Warmer temperatures in the Arctic is causing the region’s permafrost — the frozen layer of soil below the ground — to melt and potentially reawaken viruses that, after being dormant for tens of thousands of years, could threaten animal health and people.
Although a pandemic caused by a disease from the distant past sounds like the plot of a sci-fi movie, scientists warn that the risks are underestimated, reports CNN.
“There’s a lot going on with the permafrost that is of concern, and (it) really shows why it’s super important that we keep as much of the permafrost frozen as possible,” said Kimberley Miner, a climate scientist at the NASA Jet Propulsion Laboratory at the California Institute of Technology in Pasadena, California.
Permafrost covers a fifth of the Northern Hemisphere, supporting the arctic tundra and boreal forests of Alaska, Canada, and russia for millennia. It serves as a kind of time capsule, preserving, in addition to ancient viruses, the mummified remains of a number of extinct animals that scientists have been able to dig up and study in recent years, including two cave lion cubs and a woolly rhino.
The reason permafrost is a good storage medium isn’t just because it’s cold; it’s an oxygen-free environment that light doesn’t penetrate. But today the temperature in the Arctic is rising four times faster , than on the rest of the planet, which weakens the upper layer of permafrost in the region.
To better understand the risks posed by frozen viruses, Jean-Michel Claverie, an Emeritus professor of medicine and genomics at the Aix-Marseille University School of Medicine in Marseille, France, has tested earth samples taken from Siberian permafrost to see whether any viral particles contained therein are still infectious. He’s in search of what he describes as “zombie viruses” — and he has found some.
Claverie studies a special type of virus that he first discovered in 2003. Known as giant viruses, they are much larger than normal viruses and can be seen with a normal light microscope rather than a more powerful electron microscope. This makes them a convenient model for this type of laboratory work.
His efforts to identify viruses frozen in permafrost were partly inspired by a group of russian scientists who in 2012 revived a wildflower from 30,000-year-old seed tissue found in a squirrel’s burrow. Since that time, scientists have also successfully brought ancient microscopic animals back to life.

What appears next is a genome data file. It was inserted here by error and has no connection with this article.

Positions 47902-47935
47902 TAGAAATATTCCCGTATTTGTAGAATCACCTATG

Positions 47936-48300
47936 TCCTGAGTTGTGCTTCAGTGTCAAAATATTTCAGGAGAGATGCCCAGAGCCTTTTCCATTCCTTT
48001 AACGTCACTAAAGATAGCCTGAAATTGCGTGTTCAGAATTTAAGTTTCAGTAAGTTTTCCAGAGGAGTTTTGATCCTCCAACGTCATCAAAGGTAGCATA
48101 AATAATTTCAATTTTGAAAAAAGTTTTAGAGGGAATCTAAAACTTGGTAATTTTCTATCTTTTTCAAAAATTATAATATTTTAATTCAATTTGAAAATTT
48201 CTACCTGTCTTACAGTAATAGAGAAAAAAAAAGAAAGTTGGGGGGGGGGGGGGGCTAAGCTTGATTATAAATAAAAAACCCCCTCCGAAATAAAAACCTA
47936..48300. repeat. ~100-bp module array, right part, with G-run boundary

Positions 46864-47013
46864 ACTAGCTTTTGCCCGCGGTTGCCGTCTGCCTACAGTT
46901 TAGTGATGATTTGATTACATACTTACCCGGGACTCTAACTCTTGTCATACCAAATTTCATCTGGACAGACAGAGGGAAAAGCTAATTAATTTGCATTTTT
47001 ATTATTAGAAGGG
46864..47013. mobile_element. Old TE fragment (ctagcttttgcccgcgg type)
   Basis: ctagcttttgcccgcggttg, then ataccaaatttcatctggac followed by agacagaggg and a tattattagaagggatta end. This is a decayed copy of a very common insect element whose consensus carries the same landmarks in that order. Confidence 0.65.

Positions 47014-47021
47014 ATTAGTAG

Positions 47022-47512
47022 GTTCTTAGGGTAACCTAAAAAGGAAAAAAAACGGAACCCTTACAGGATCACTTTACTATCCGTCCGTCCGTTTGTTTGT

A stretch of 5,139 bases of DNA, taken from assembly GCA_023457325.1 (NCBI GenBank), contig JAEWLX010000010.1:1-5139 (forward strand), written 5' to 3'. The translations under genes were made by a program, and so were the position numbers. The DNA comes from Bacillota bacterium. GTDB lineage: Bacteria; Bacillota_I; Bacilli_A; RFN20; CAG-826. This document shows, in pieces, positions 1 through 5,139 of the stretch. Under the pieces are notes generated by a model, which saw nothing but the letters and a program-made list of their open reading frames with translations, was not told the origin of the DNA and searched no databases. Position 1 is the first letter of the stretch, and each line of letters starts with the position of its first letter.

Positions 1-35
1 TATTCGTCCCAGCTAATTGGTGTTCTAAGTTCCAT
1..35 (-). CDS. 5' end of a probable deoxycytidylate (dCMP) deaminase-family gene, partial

In 2014, Claverie managed to revive a virus that he and his team isolated from permafrost, making it infectious for the first time in 30,000 years by injecting it into cultured cells. To be safe, he decided to study a virus that can only infect single-celled amoebas, not animals or humans.
In 2015, he repeated this feat, by isolating another type of virus that also affected the amoeba. In his latest study, published on February 18 in the journal Viruses, Claverie and his team isolated several strains of the ancient virus from multiple permafrost samples taken from seven different locations in Siberia and showed that each could infect cultured amoeba cells.
These latest strains represent five new families of viruses,in addition to the two he had revived earlier. The oldest is nearly 48,500 years old, according to radiocarbon dating of the soil, and comes from a soil sample taken from an underground lake 16 meters below the surface. The youngest specimens found in the stomach contents and fur of woolly mammoth remains were 27,000 years old.
The fact the viruses that infect the amoeba are still infectious after such a long time suggests a potentially larger problem, Claverie says. He fears that people view his research as a scientific curiosity and do not perceive the prospect of ancient viruses returning to life as a serious threat to public health.